October 21, 2016; Center for Public Integrity
The international consortium of journalists that investigated the Panama Papers earlier this year while facing financial constraints will spin off from its parent organization, the Pulitzer Prize-winning Center for Public Integrity.
A project of CPI for nearly 20 years, the International Consortium of Investigative Journalists (ICIJ) reached new heights of prominence in 2016 with the worldwide reverberations from the Panama Papers investigation, which ICIJ coordinated across a network of more than 400 journalists in a groundbreaking collaboration, according to a CPI statement.
The CPI’s Board of Directors has decided that enabling the ICIJ to chart its own course will help both journalistic teams build on the massive impact they have had as one organization, and allow each to pursue new opportunities and options for funding and pursuing their crucial work.
The statement made no mention of the financial challenges that dogged the awkward relationship between the ICIJ and the CPI, brought to light by the New York Times in June.
Like so many of its peers in nonprofit journalism, the consortium is subject to the financial headwinds buffeting the industry as a whole. In this case, it is feeling ripple effects from the financial struggles of its parent organization, the Center for Public Integrity, the venerable nonprofit investigative news organization that controls the consortium’s budget. The financial pinch has created dual realities for the consortium, damping morale and escalating long-simmering tensions with its parent, even as the impact of the Panama Papers has dramatically increased its global profile.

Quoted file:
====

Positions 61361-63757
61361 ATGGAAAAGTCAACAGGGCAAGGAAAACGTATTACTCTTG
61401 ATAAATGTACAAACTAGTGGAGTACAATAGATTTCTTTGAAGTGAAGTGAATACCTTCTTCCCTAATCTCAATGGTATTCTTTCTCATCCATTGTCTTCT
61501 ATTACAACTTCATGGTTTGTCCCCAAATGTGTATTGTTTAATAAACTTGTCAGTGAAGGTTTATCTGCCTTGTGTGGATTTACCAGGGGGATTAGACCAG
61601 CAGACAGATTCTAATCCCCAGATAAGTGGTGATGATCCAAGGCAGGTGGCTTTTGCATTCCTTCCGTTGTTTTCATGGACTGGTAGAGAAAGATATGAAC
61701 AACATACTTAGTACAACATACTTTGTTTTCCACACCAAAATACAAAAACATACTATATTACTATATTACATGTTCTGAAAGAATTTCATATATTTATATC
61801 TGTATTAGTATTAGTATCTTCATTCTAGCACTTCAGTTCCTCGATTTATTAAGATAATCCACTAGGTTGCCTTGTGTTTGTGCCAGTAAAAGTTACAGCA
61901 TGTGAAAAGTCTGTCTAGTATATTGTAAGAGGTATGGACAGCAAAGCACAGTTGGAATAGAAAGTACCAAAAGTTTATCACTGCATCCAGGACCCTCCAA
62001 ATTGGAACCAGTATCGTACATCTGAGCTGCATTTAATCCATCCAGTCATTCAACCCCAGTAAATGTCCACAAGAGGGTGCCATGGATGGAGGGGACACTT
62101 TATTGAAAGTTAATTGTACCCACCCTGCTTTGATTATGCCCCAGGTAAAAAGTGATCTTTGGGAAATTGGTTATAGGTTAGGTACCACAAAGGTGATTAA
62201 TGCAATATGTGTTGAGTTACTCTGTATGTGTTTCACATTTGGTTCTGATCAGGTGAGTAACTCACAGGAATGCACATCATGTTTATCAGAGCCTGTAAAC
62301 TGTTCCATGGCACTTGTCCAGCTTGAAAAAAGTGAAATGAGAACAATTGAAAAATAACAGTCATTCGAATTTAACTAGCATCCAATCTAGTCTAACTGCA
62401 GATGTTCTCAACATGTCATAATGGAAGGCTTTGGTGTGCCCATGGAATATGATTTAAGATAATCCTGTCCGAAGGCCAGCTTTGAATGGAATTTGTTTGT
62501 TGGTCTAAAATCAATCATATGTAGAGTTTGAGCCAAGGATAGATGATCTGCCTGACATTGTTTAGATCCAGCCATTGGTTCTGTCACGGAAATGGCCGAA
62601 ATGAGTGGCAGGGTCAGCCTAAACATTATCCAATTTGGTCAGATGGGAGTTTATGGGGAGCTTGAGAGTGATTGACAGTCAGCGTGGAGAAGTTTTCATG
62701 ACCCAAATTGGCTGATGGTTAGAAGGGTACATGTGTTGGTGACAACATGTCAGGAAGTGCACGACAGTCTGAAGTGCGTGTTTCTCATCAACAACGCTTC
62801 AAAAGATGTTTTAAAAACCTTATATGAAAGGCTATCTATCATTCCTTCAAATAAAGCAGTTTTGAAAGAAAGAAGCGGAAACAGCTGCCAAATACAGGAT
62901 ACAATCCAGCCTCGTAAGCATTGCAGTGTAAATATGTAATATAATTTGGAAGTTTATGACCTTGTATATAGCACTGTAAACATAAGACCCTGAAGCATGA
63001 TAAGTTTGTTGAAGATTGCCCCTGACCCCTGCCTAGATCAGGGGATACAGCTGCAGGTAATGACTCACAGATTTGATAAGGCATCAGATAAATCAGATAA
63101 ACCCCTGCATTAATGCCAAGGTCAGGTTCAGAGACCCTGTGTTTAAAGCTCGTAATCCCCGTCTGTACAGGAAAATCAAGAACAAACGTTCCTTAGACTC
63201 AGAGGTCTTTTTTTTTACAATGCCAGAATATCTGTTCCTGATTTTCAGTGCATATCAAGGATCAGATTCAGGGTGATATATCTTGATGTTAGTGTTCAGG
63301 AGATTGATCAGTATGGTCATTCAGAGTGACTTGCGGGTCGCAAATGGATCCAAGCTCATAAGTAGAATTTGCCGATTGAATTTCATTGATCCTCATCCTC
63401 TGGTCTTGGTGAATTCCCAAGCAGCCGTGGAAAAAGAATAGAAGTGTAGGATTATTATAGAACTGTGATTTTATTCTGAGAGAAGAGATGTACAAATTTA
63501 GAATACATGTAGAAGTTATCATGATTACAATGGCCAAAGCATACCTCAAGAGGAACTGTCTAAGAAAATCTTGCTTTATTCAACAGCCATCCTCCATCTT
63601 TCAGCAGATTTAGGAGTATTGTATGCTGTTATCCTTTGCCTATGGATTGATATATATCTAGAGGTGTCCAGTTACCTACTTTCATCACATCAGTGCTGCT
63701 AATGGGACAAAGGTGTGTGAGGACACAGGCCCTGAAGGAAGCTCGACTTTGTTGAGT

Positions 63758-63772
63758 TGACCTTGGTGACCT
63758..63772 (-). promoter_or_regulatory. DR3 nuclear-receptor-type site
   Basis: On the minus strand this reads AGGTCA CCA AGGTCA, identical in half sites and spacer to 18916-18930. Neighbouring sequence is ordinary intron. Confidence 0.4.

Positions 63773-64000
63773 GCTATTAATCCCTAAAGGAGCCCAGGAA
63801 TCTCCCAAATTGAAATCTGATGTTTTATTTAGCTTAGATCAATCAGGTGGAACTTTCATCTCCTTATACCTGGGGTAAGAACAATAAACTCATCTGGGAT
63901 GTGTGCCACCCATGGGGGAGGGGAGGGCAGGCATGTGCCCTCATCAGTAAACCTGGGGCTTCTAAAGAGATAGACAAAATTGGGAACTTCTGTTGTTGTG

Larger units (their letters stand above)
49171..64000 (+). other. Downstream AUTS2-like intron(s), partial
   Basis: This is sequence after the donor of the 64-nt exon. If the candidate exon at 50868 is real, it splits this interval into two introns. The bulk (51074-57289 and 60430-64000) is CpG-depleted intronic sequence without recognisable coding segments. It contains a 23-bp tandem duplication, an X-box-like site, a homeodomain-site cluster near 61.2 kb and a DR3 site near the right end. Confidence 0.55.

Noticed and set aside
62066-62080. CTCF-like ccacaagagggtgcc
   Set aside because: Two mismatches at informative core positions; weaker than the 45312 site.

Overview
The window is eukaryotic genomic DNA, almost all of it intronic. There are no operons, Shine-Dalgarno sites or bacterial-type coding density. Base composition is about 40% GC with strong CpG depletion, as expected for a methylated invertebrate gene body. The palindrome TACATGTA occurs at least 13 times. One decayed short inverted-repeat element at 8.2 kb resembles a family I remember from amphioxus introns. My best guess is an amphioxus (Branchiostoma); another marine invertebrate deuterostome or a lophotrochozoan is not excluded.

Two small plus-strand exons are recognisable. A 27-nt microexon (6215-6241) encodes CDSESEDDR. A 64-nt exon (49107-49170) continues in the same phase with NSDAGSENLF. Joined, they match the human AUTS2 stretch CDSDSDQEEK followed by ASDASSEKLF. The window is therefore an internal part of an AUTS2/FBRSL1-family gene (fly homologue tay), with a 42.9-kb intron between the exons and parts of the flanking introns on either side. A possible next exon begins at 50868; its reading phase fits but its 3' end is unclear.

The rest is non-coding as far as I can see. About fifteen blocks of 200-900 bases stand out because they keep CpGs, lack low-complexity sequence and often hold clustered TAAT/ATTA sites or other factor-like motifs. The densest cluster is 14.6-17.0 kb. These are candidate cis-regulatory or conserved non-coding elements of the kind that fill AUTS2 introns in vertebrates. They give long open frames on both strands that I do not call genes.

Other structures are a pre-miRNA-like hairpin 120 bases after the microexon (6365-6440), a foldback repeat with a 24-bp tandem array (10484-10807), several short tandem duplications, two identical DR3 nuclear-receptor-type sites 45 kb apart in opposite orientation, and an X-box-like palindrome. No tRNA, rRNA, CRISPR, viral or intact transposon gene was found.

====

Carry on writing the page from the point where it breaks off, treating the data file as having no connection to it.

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The consortium’s problems also represent a potential setback in the search for new ways to finance and pursue journalism at a time when traditional news organizations, and even new digital operations, are seeking workable business models. In the nonprofit segment of the industry, which has inspired hope as a way forward, it has exposed a particularly hard truth: Financing even the most successful investigative reporting unit is hard and often inconsistent.
At the time, Peter Bale, CEO of CPI, acknowledged that tensions between the two groups had increased and might fan the desire by some at the consortium to spin off into a separate organization. But the center’s board opposed such a move.
As Ruth McCambridge noted, the story was uncomfortably familiar for nonprofits, even Nonprofit Quarterly:
We, too, once had a parent that grew incompatible, and we have run a number of deficits over the years, especially when we tried to stretch and build something new. It took us more than a decade to rework our system so that sustainability was somewhere in the realm of possibility…
I guess we just wanted to check in to say to you, “Been there, done that, still here!” And to funders of new journalism, we say, “Get in there and think about what might be done with this weird beast just emerging from its cocoon.”
While the statement from the CPI naturally emphasized only the positive, we’ll be watching closely to see how the ICIJ takes to its new wings.—Anna Berry